Padres Scouting Director talks MLB Draft

In part II of our conversation with San Diego Padres scouting director Bill "Chief" Gayton we find out the strength of this draft, how this year's class measures up to last year's, how strategy plays into picking 23rd, learning from past mistakes, and much more...

Looking at this year's draft class as a whole, is there a position you feel is deeper than most?

Chief Gayton: You are always going to have right-handed pitching. I don't think that will change from year to year. Now, sometimes there is a balance but the depth this year is in high school – overall right-handed pitchers. There are always just a handful of lefties.

I have heard that the catching depth is pretty good in this draft.

Chief Gayton: There are some catchers out there. And that is something there is value in too – if you need to make a trade, most teams don't have enough catching. Some of the catchers have immediate value if you are doing a deal.

At one time we had Kottaras and Colt – we drafted Colt knowing he could hit for power and he was going to be of interest.

High school catchers are a risk. The percentages aren't very good for a high school catcher to reach the majors and impact an organization.

Talk about this year's draft class versus last season's. Some scouts I talked to said last year's overall draft class was one of the thinnest in terms of depth in quite some time. How does this year's class compare?

Chief Gayton: There is a lot of depth. It comes down to value. A lot of times what you get at 23 may be similar to what you get at 40. It should be deep. It is not a bad year to have a lot of picks. You wish there were more college guys. You can't do anything about that.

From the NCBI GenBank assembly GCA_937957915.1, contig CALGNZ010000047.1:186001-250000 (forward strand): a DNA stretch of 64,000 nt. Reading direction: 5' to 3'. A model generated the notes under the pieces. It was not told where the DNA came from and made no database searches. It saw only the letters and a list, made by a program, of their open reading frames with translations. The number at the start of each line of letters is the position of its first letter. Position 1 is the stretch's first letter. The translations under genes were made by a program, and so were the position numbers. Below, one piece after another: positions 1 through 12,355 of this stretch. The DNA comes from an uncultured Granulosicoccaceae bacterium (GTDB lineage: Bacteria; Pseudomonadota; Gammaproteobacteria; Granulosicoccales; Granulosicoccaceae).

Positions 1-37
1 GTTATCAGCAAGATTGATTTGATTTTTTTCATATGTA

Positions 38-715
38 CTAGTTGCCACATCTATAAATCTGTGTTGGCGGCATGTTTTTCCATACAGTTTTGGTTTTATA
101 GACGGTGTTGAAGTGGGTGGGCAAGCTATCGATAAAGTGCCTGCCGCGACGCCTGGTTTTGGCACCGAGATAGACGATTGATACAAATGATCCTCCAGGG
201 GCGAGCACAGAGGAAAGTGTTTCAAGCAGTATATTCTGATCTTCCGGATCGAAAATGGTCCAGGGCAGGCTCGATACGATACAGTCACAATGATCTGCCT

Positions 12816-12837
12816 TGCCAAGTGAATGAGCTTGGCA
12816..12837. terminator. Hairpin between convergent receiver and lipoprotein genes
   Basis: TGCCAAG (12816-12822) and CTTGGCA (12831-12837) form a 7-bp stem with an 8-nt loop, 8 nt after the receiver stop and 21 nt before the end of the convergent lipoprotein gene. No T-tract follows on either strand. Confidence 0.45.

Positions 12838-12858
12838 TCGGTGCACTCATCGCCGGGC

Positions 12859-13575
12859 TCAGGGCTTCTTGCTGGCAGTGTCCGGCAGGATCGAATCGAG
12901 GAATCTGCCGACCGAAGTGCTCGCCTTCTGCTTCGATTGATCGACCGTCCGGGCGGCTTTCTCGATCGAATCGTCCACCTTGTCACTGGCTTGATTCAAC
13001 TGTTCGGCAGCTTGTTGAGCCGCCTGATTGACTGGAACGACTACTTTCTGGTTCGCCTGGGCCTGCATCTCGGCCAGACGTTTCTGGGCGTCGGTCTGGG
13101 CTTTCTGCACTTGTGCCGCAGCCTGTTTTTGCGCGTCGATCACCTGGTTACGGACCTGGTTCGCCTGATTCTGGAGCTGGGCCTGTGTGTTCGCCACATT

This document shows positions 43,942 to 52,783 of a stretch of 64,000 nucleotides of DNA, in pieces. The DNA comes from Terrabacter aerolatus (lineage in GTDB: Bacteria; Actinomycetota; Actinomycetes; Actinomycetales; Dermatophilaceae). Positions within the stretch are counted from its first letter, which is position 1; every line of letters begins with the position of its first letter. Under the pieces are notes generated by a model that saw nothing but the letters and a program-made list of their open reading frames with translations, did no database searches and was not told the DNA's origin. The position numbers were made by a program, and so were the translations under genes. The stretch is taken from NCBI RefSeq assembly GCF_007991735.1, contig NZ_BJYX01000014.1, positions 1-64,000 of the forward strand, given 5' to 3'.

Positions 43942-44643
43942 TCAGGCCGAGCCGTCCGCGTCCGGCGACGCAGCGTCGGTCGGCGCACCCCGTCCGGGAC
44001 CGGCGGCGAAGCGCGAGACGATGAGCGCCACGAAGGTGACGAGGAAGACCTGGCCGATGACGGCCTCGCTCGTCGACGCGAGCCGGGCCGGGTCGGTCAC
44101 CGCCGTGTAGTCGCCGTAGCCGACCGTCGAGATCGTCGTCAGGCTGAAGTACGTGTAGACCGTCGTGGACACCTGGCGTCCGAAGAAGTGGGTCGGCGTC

Every year they are out there but it is a matter of whether the present tools are closer to the future tools. That is essentially what you talk about when looking at really good talent going off the board early in the draft. The really good talent tends to have more advanced present tools. The risk comes when there is a big gap between the present and projected future tools.

Take Joe Mauer – he was an extremely polished receiver. Things came natural for him. He was going to hit and probably come into power so with his advanced skills there wasn't as much projection involved. Anything beyond what you projected is going to be a bonus.

When you're picking towards the lower half of the first round, does that change your draft philosophy any? Does it alter your strategy?

Chief Gayton: Everything we do – we are slotting them in an order we are comfortable selecting them at. When we go in we are going to spend time with who we think is the number one overall selection all the way down to the last guy we have evaluated. Picking where we are there is not going to be as much time spent with the guys who are most certainly supposed to go off the board but we must be prepared in the event a certain player slides down to our selection. There are many ways that you can set up the board and each year you do things a little different. It just depends upon discussions and how we want to set this board up. Are you weighing them to who you really want or are you slotting them in an order you see them possibly going. Basically it is a combination of both. We have several meetings and if this is the group of guys who will probably be there, lets make sure we have them in the right order.